Engagement Drivers?

Many companies gather employee feedback at this time of year wishing for an engagement score that is an improvement over the previous results.  I find that people often confuse employee satisfaction with employee engagement.  High satisfaction levels with a current employer do not necessarily indicate that the workforce is actively striving to deliver to the corporate goals with a high degree of emotional investment and willingness to “go the extra mile or more”.  Indeed I have sometimes seen a team deliver demonstrate fantastic commitment to the cause whilst simultaneously being extremely ambivalent about the company itself and its declared vision.  There needs to be a binding force that propels the team to collective and collaborative success, but that is not always a positive endorsement of the corporate goals.  People are complex but team dynamics arguably even more so.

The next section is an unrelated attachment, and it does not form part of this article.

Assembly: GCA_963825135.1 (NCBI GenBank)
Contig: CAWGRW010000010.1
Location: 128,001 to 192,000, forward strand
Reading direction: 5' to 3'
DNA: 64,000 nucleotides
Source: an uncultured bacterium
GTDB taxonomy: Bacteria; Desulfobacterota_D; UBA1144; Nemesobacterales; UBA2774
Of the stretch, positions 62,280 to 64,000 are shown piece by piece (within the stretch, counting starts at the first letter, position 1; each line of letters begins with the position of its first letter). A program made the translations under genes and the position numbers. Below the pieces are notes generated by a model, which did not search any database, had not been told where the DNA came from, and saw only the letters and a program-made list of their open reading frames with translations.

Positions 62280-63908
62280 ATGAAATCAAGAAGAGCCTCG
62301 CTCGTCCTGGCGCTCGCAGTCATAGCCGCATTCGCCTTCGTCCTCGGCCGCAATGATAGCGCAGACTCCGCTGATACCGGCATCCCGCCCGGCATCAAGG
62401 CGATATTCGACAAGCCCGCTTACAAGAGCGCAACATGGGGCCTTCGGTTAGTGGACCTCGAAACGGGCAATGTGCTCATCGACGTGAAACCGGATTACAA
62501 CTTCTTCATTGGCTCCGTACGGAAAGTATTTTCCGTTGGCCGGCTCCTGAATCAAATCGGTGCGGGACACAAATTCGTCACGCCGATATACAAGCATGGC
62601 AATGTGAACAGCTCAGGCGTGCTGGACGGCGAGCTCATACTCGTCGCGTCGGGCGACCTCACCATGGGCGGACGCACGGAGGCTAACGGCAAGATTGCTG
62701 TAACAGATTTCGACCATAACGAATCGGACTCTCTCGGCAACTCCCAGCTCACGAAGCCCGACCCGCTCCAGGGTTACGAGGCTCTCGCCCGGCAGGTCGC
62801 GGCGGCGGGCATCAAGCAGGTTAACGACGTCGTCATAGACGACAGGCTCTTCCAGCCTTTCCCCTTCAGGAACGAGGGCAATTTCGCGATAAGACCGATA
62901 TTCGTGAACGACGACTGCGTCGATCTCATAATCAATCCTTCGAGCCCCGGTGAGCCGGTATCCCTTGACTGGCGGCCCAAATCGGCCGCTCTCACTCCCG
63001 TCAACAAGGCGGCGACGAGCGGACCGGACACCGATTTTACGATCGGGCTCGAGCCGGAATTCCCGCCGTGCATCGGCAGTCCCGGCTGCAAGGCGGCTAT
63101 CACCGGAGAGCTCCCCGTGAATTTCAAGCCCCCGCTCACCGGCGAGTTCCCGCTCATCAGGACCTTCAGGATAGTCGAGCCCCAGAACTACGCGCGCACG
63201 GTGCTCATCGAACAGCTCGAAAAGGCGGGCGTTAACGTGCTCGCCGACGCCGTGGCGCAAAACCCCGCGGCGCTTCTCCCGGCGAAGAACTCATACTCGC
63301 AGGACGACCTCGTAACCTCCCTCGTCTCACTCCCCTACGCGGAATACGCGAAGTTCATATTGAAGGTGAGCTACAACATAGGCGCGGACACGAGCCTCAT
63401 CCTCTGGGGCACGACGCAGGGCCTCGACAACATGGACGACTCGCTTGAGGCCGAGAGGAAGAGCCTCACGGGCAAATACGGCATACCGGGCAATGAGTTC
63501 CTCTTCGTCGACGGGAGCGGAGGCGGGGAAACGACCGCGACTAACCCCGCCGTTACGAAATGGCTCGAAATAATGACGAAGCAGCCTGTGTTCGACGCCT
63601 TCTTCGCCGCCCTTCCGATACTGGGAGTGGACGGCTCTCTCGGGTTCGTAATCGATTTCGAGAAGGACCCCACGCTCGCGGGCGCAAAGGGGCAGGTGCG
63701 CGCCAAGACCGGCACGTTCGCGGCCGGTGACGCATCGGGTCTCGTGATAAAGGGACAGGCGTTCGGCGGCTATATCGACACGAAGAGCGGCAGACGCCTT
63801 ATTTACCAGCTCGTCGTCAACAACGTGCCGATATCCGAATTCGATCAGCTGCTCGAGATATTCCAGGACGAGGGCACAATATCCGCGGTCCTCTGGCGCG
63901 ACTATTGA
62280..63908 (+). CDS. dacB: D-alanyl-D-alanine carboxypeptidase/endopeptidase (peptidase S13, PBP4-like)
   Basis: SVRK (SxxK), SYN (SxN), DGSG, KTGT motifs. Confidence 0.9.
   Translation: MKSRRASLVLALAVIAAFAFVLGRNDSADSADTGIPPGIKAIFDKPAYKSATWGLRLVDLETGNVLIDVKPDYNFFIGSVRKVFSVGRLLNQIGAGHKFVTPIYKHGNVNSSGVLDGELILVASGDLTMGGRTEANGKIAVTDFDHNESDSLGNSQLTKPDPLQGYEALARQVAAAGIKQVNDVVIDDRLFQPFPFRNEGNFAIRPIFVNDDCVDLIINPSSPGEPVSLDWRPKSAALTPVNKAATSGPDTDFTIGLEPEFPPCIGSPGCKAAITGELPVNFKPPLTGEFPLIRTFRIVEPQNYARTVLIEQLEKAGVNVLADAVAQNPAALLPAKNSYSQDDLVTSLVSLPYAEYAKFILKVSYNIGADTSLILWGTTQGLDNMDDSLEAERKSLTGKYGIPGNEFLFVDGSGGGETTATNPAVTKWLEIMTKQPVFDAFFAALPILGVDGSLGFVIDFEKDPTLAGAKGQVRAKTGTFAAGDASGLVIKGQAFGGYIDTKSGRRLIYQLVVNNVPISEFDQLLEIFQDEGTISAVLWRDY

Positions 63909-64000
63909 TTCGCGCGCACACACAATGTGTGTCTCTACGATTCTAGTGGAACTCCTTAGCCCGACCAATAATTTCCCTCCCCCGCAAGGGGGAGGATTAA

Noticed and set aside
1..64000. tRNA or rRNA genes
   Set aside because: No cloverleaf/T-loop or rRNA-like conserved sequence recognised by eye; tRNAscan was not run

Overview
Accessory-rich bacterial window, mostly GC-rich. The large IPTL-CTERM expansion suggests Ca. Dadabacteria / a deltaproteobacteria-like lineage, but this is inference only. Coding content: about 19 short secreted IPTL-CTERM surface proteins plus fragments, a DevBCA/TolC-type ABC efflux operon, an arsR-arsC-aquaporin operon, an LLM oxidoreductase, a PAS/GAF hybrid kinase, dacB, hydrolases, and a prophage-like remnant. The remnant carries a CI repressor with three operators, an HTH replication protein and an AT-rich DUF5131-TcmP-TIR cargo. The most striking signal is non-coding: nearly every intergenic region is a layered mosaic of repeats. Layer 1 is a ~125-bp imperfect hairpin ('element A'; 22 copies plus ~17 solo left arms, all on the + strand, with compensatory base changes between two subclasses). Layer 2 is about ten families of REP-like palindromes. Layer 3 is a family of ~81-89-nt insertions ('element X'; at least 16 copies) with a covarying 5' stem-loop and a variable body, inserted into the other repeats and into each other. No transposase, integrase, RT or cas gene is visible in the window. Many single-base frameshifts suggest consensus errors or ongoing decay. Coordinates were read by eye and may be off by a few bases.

Perhaps the most frequent cul-de-sac I see companies rush into at high speed is to confused engagement with a multitude of technological enabled interaction channels.  This particular vice seems most likely when the senior management feels it has to engage with the younger segments of its demographic.  A fixation on terms like “Generation Y” or “Millennials” and the imperative to focus on digital world based interaction above all else.   Clearly taking advantage of the opportunity presented by social media to engage with the workforce is today an essential step.  However it is equally important to have the compelling content to stimulate debate and sell the key messages to the team.  At the risk entering a world of clichés the right approach is to have a well-articulated and compelling set of messages conveyed via a communication strategy blending a range of channels to enable individuals to engage, absorb and contribute in the manner most relevant and comfortable to them.